WhySophocles used foreshadowing to heighten tension in the play “Oedipusthe King”.
Oedipusthe King is a Greece tragedy written by Sophocles and first performedin 429 BC. The drama unfolds as a political thriller, murder mysteryand the philosophical whodunit. The author puts more emphasis on theirony of a man who is very determined to track, put in the publiclimelight, and punish the suspected assassin, but the assassin turnsout to be himself. The author uses prophesy and foreshadowing as themost important elements of playwriting to create suspense andincrease tension. The drama is full of instances of foreshadowingthat enhance the tension and leave the viewers of the actualperformance or readers of the play with issues to puzzle over.Foreshadowing is a technique used to suggest what might happen later.In most cases, foreshadowing is used to warn people of the disasterto come. Sophocles managed to successfully apply the foreshadowingtechnique to heighten tension that could not be possible in otherways, warn about the future anguish that Oedipus and the kingdomwould face, and gain the attention of the audience by creating itsurge to follow the unfolding of the foreshadowed events.
Thefirst foreshadowing takes place when the King’s brother in law,Creon, returns from Apollo where he had been sent to consult aboutthe cause of the plague and what could be done to finish it. Creondelivers a displeasing feedback from Apollo (the Greek God of Music,healing, and prophesy) stating that the plague that had strickenThebes would proceed until the murder of Laius is avenged through thebanishment or the killing of the murderer. Creon states, whilereporting the King and the priest, “Well, he was killed, and Apollocommands us now to pay the killer back, whoever is responsible”(75). The author uses this foreshadows to suggest that the plaguewill continue for the unforeseeable future. This foreshadowing causetension to the King, the priest, and the residents of Thebes becausethe murder had been done long-ago and there was sufficient evidencethat could help them identify the murderer. It would therefore beuncertain when the plague would end given the fact that the murdererof Laius was hard to find. However, the murder is identified towardsthe end of the drama and is kept ready for expelled from the city asforeshadowed. The foreshadowing had prepared the audience for thisoccurrence. It also created suspense and tension because peoplewondered who the murderer could be and whether he would be found andpunished to relieve them from the plague.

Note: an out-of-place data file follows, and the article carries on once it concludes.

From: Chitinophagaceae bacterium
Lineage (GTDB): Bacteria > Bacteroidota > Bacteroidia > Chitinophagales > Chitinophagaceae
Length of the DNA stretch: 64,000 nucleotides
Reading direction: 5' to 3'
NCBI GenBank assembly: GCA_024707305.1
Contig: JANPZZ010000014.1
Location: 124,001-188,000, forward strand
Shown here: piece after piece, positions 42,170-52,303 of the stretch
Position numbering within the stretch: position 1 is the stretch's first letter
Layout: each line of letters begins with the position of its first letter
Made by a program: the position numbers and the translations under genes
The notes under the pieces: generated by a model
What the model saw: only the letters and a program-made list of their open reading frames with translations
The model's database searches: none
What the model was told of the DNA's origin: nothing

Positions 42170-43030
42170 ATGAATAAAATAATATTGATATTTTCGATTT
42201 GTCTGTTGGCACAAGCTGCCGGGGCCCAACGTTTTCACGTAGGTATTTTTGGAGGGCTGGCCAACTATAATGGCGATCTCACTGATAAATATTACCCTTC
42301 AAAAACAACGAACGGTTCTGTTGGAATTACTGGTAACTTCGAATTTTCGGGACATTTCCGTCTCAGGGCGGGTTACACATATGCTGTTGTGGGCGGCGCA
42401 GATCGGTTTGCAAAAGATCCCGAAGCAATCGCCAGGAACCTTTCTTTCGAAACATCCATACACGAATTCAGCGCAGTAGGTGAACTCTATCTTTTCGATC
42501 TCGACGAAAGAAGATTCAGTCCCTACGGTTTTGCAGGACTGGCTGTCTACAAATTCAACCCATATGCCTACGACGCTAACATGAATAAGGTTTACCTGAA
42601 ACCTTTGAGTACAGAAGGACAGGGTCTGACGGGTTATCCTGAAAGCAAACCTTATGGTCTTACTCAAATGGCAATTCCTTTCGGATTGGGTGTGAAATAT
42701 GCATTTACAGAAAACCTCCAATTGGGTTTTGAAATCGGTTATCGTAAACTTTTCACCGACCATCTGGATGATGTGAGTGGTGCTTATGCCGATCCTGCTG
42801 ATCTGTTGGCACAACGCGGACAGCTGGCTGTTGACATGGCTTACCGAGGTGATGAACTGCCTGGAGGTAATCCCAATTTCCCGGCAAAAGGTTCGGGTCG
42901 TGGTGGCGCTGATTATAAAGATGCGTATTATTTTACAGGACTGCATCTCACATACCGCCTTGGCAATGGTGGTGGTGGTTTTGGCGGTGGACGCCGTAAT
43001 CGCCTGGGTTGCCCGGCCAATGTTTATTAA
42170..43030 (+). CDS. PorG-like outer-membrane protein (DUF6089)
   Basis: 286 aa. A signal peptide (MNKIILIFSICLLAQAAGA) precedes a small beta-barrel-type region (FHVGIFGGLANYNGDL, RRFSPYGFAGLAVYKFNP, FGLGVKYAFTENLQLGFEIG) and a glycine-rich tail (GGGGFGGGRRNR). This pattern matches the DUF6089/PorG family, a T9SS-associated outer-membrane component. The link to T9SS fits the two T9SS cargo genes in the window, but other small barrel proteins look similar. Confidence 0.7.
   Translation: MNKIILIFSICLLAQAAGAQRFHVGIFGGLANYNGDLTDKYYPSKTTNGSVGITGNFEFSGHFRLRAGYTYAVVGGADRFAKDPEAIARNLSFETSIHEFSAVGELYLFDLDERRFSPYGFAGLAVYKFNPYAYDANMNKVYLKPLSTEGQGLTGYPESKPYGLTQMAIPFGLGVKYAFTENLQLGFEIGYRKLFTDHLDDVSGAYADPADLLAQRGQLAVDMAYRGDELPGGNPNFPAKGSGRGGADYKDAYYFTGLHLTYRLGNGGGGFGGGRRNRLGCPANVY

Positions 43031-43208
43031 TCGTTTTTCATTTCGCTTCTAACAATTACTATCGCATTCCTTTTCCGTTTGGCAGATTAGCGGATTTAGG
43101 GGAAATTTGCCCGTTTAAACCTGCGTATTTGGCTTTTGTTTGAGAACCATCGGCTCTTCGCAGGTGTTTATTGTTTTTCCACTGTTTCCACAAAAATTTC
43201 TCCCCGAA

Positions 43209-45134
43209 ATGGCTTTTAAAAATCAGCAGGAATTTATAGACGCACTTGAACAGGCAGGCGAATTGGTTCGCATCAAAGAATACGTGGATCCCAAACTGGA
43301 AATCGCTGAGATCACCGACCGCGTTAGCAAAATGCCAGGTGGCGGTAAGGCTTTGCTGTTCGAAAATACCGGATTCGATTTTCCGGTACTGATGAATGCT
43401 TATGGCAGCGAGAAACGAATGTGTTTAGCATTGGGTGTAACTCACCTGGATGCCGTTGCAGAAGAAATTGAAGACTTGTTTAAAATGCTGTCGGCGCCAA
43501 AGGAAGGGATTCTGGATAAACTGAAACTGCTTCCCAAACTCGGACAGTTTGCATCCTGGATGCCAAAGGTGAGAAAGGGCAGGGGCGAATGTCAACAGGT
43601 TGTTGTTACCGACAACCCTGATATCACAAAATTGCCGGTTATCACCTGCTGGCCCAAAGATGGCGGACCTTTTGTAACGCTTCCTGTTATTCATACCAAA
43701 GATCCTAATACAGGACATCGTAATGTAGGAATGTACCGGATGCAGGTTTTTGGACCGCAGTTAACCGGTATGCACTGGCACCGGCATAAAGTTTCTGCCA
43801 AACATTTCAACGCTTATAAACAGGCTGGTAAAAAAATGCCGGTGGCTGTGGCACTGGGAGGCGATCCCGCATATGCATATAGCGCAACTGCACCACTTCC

Anotherinstance of foreshadowing occurs when King Oedipus gives a promise offinding and punishing whoever killed the preceding king, named Laius.Oedipus states that he will put in the public limelight and punishthe murders even if they come from the royal household, in which heis the King. Oedipus states “if by any chance he proves to be anintimate of our house, here at my hearth, with my full knowledge maythe curse I just called down on him strike me!” (77). Theforeshadowing implies that the culpability of the murder of Laius,the earlier king of Thebes, would eventually be associated with theroyal family. This is a source of tension to the priest and theentire city that was grieving from the plague that had stricken itand made life difficult for the residents. It would be moredisastrous if the guilt is discovered with the king’s (Oedipus)household.